After a swift beta process, Oracle's VirtualBox desktop hypervisor has reached its fifth edition.
VirtualBox's fourth iteration emerged in 2010, so in April Oracle decided it was due for some proper attention. That decision resulted in four betas and three release candidates emerging in short order, before Thursday saw the new full version emerge to a waiting world.
The product appears not to have accrued significant new features during its brief beta period, leaving the headline features as:
- Paravirtualization Support for Windows and Linux Guests: Significantly improves guest OS performance by leveraging built-in virtualization support on operating systems such as Oracle Linux 7 and Microsoft Windows 7 and newer.
- Improved CPU Utilization: Exposes a broader set of CPU instructions to the guest OS, enabling applications to make use of the latest hardware instruction sets for maximum performance.
- Support of USB 3.0 Devices: Guest operating systems can directly recognize USB 3.0 devices and operate at full 3.0 speeds. The guest OS can be configured to support USB 1.1, 2.0, and 3.0.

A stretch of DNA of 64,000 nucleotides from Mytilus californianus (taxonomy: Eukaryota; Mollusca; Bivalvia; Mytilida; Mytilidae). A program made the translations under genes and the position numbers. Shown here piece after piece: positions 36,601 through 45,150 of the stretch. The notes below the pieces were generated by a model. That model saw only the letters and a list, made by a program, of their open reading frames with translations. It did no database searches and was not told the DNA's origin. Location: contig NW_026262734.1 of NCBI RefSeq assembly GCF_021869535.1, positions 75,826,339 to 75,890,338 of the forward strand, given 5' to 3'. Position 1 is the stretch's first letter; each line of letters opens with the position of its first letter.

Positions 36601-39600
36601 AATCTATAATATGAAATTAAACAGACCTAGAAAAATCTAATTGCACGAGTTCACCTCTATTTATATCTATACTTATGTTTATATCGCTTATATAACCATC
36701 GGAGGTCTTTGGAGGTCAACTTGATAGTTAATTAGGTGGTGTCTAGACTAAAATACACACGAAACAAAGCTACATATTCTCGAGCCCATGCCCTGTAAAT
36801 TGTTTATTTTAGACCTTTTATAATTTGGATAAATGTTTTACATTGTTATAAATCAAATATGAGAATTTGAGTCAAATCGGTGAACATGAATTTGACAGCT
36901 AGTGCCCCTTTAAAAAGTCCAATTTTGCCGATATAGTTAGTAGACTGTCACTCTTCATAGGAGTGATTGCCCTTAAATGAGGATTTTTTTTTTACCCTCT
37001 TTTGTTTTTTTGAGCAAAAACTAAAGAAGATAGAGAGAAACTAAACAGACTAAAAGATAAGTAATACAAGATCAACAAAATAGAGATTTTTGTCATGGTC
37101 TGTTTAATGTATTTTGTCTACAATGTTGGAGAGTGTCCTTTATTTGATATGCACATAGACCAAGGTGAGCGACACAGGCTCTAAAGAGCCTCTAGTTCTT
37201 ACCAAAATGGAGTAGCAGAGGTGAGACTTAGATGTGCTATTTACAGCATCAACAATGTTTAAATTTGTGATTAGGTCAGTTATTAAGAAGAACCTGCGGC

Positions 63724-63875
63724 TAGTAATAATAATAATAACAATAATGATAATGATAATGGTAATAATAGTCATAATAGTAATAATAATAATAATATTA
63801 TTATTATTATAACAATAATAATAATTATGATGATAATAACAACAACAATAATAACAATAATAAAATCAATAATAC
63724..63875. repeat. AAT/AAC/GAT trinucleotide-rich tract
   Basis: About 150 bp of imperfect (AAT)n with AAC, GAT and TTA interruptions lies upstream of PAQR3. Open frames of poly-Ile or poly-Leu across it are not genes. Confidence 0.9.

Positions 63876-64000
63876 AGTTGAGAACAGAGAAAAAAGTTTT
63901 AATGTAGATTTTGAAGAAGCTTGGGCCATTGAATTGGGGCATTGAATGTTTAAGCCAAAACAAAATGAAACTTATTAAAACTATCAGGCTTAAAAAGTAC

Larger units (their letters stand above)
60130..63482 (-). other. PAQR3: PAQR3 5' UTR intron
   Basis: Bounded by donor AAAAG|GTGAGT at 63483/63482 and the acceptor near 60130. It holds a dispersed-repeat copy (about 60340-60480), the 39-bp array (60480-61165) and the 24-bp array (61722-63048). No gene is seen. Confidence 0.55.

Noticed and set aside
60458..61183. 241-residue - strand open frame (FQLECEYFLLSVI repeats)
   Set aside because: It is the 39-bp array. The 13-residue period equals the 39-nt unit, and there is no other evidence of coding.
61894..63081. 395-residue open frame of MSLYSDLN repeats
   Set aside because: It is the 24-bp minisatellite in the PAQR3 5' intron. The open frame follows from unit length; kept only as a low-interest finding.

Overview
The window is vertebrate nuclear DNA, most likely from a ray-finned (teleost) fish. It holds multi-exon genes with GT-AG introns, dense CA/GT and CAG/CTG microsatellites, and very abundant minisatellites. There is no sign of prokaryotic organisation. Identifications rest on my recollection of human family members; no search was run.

- Bi-Directional Drag and Drop Support for Windows: On all host platforms, Windows, Linux and Oracle Solaris guests now support “drag and drop” of content between the host and the guest. The drag and drop feature transparently allows copying or opening of files, directories, and more.
- Disk Image Encryption: Data can be encrypted on virtual hard disk images transparently during runtime, using the industry standard AES algorithm with up to 256 bit data encryption keys (DEK). This helps ensure data is secure and encrypted at all times, whether the VM is sitting unused on a developer's machine or server, or actively in use.
Nice additions all, and doubtless welcome by developers, sysadmins and hobbyists alike, but nothing that will spark a desktop hypervisor arms race. Not that anyone has an appetite for that kind of thing. VMware has signalled it's doing something to its Workstation and Fusion products that is worthy of a naming convention refresh (although it needs to sort out security, too) and Parallels enjoys giving Windows-tolerant Mac users an alternative to BootCamp. VirtualBox 5 is therefore a welcome refresh of a useful tool, rather than Oracle sending a shot across anyone's bows.
Go get yours, here. ®